Once, driving across the state of Nebraska, a friend and I stopped at Lake McConaughy, a huge and popular reservoir for boaters and swimmers. We visited a nearby gift shop, and the owner, a friendly woman named Betty, told us we had to check out the view from the top of the dam, of the Platte River that unfolded in the valley below us. In her words, it was one of the most beautiful places on earth.
Now, few people would consider anyplace in Nebraska beautiful, but I’ve come to learn the truth of her words. When you get to know a place really well, learn to love it, it becomes more beautiful with every day that passes.
Part of my routine at the cabin came to be taking a break from my work in the afternoon and going for a walk around the “neighborhood.” It was an exploration of sorts, and on every walk I discovered something new, gradually enlarging my view of this place.
My favorite route is to follow the main road (known as 82) around the edges of the valley, as it winds east. I pass other cabins, tucked into the woods, along the creek, or perched on the hillside. After the road crosses a small creek known as Cabin Creek, the valley opens up, with fields of grasses and willow bushes, with views in every direction of mountains and hillsides. Every time I take it, there’s something new to see: a flicker’s nest in the hole in the aspen trunk, a hillside of columbine, horses in the field, clouds streaking above the Twin Sisters Peak to the north. And when I turn around and start back, there’s Mount Meeker, looming above the valley.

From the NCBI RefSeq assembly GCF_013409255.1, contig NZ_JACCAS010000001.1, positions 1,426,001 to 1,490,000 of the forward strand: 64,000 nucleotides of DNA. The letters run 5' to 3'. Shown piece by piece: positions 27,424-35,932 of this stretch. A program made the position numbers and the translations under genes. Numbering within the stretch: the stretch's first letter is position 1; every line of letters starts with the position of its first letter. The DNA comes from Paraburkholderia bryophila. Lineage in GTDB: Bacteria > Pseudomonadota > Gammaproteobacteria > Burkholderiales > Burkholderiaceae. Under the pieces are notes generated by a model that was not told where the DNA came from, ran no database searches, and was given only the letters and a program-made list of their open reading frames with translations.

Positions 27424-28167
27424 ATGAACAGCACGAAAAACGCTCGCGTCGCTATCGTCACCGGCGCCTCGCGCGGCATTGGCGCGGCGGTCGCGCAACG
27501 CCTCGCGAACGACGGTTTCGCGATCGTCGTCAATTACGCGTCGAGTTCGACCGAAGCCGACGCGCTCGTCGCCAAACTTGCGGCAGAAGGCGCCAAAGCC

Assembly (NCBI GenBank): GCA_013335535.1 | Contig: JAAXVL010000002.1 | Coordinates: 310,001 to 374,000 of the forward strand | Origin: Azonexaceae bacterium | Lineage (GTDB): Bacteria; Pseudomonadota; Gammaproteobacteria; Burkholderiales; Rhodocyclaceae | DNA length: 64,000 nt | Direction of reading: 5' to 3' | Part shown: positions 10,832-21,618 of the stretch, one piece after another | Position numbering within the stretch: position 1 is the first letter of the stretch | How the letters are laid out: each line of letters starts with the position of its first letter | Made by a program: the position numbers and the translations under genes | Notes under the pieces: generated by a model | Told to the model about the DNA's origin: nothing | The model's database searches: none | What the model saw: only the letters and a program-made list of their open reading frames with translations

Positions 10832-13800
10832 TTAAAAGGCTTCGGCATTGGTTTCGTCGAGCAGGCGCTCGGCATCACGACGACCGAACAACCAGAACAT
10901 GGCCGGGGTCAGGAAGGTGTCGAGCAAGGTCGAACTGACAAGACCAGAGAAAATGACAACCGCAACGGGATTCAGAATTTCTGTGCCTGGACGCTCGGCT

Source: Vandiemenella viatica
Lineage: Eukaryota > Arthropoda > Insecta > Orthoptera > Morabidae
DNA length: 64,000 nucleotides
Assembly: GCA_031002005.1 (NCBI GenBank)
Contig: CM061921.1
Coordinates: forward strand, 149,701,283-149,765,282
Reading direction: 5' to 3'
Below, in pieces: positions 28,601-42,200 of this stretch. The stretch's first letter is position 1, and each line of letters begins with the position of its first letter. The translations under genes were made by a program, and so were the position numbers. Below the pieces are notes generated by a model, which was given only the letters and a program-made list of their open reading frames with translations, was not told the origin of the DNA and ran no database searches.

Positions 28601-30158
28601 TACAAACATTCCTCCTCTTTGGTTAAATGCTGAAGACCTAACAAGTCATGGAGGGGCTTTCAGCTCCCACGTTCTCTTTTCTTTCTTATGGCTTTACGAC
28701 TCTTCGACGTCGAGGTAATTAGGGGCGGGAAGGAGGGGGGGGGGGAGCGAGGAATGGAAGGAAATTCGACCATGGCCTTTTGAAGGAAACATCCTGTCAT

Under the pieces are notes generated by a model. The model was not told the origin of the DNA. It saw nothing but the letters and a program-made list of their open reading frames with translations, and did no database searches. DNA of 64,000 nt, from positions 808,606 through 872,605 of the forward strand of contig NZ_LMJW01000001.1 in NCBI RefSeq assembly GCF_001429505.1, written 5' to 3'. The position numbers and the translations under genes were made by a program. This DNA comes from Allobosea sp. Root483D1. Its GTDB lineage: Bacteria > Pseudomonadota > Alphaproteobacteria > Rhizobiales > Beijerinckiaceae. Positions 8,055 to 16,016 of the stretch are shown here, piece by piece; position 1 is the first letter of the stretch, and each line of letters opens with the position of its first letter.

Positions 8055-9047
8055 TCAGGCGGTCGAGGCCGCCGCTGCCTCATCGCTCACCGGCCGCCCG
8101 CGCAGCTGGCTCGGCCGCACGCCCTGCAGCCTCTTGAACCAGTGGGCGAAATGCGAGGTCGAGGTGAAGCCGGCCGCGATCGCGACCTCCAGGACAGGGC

Gradually, the blank spaces on my mind’s map of this place started filling in. I learned that there were two creeks in this valley: Cabin Creek and Tahosa, which come together in the valley bottom. And on the slight hill above the creeks’ joining was a bristlecone pine, the most ancient tree in our forests. One day, on my usual route, I discovered a slight path going off into the field among stands of aspens which led to the creek, bordered by more aspens and rounded granite cliffs on the other side. It’s one of my favorite landscapes, and, once I discovered this place, I had a hard time leaving, even when work and deadlines tugged at me. I always found excuses to dawdle, to watch the water run over the red and brown rocks or the shadows on the rocks from the aspen trees.
That’s my favorite walk but sometimes, for a change, I’ll head north and west on what is known as Big Owl Road. It’s a different landscape than my meadow walk, more hilly with more skinny lodgepole pines and fewer ponderosa. Because of the dense forest, there’s fewer views, but occasionally a cut in the road affords close-up views to the west of the line of hills and Mount Meeker, which always takes my breath away. Numerous roads and driveways snake off in each direction from the road, whetting my curiosity. Where did they go? What interesting cabins are back there? There’s a whole world to discover, hidden throughout these woods, cabins of every shapes and size, aspen groves and waterfalls.
There are plenty of other trails around Allenspark that I could take, but I don’t want to go anyplace else but this valley. I want to keep enlarging my sense of this place, put all the pieces of the puzzle into place. This is how life should be lived, getting a deeper knowledge of your surroundings. I read a story in a magazine recently about how the computer is changing our brains: All that time spent surfing the Web, doing a lot of things fast, has gradually given us a vaster but more superficial view of the world. But I’m taking the opposite tack: slowing down and getting to know one place well.